Historically, all parts of muira puama have been used medicinally, but the bark and roots are the most-utilized parts of the plant. It has long been used in the Amazon by indigenous peoples for a number of purposes. Native peoples along the Brazilian Amazon's Rio Negro river use the stems and roots from young plants as a tonic to treat neuromuscular problems; a root decoction is used in baths and massages for treating paralysis and beri-beri; and a root-and-bark tea is taken to treat sexual debility, rheumatism, grippe, and cardiac and gastrointestinal weakness. It's also valued there as a preventive for baldness. In Brazilian herbal medicine, muira puama still is a highly-regarded sexual stimulant with a reputation as a powerful aphrodisiac. It has been in the Brazilian Pharmacopoeia since the 1950s. It is used as a neuromuscular tonic for weakness and paralysis, dyspepsia, menstrual disturbances, chronic rheumatism (applied topically), sexual impotency, grippe, and central nervous system disorders.

Muira puama is employed around the world today in herbal medicine. Early European explorers noted the indigenous uses and the aphrodisiac qualities of muira puama and brought it back to Europe, where it has become part of herbal medicine in England. It is still listed in the British Herbal Pharmacopoeia (a noted herbal medicine source from the British Herbal Medicine Association); it is recommended there for the treatment of dysentery and impotence. It is also used in Europe to treat impotence, infertility, nerve pain, menstrual disturbances, and dysentery. In Germany, muira puama is employed as a central nervous system tonic, for hookworms, menstrual disturbances, and rheumatism. Muira puama has been gaining in popularity in the United States, where herbalists and health care practitioners are using it for impotence, depression, menstrual cramps and PMS, nerve pain, and central nervous system disorders.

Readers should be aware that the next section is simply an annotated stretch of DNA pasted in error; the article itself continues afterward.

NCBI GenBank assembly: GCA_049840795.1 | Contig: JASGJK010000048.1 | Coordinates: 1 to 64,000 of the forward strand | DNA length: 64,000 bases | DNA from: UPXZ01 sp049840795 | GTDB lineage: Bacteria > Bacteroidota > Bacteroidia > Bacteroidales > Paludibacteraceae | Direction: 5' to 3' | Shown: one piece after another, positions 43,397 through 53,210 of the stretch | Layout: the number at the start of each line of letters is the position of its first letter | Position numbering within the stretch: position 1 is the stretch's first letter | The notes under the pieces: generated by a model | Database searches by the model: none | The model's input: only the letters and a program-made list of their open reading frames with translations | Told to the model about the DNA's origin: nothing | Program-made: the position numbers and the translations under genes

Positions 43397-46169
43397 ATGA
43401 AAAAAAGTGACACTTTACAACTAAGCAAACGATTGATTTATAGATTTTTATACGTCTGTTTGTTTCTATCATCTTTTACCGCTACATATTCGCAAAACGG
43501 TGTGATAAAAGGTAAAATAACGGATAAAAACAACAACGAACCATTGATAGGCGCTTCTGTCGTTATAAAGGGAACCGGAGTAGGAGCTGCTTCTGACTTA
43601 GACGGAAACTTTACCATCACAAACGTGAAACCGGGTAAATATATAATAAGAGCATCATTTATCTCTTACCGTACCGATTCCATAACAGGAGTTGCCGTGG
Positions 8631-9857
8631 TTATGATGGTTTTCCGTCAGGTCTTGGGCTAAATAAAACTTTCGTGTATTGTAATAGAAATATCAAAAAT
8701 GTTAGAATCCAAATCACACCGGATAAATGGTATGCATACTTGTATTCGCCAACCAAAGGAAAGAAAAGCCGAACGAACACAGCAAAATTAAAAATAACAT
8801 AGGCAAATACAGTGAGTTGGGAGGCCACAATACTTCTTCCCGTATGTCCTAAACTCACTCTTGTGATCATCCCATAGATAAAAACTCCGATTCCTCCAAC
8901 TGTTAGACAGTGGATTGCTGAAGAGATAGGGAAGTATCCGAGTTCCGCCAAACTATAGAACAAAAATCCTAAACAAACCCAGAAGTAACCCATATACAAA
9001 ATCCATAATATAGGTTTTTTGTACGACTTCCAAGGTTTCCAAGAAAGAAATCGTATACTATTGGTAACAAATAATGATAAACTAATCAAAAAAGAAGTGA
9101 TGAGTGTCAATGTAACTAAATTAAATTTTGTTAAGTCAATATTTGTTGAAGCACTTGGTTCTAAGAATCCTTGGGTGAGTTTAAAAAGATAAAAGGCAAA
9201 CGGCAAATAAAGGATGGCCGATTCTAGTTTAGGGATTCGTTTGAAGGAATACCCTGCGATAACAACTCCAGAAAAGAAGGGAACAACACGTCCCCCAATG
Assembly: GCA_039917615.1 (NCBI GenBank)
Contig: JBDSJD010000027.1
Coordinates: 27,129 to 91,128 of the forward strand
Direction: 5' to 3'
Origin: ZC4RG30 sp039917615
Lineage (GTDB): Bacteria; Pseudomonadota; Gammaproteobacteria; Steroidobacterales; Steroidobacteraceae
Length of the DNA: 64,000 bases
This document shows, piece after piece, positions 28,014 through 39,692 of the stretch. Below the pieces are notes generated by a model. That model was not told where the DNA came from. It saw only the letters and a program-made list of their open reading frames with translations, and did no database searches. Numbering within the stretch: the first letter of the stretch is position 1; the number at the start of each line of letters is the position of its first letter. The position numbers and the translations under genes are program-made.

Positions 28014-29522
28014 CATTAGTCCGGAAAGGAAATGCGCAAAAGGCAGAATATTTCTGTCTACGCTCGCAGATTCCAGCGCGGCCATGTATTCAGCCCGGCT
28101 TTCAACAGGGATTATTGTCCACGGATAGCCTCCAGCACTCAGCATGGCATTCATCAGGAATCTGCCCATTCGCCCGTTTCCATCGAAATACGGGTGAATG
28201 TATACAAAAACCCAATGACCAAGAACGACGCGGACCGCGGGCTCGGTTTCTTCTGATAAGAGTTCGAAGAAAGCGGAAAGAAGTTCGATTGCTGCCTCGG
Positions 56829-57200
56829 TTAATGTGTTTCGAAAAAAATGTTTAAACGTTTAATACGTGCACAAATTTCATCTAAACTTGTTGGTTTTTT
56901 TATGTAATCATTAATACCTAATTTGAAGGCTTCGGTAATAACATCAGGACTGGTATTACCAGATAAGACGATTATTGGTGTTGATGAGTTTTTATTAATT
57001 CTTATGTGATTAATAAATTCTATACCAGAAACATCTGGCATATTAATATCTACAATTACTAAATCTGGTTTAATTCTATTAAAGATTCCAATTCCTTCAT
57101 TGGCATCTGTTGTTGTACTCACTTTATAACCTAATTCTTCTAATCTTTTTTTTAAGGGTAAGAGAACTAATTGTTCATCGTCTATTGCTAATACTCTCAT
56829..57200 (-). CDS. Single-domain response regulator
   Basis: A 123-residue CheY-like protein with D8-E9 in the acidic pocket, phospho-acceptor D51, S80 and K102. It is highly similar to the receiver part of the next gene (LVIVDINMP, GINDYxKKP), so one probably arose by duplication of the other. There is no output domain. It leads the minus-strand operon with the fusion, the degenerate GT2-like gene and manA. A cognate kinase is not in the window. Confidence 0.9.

Scientists began searching for the source of muira puama's efficacy in the 1920s. Early researchers discovered that the root and bark were rich in fatty acids and fatty acid esters (the main one being behenic acid), essential oils (including beta-caryophyllene and alpha-humulene), plant sterols, triterpenes (including lupeol), and a new alkaloid-which they named muirapuamine. Scientists resumed researching the plant's constituents and pharmacological properties in the late 1960s and continued into the late 1980s. These studies indicated that the active constituents also included free long-chain fatty acids, sesquiterpenes, monoterpenes, and novel alkaloids.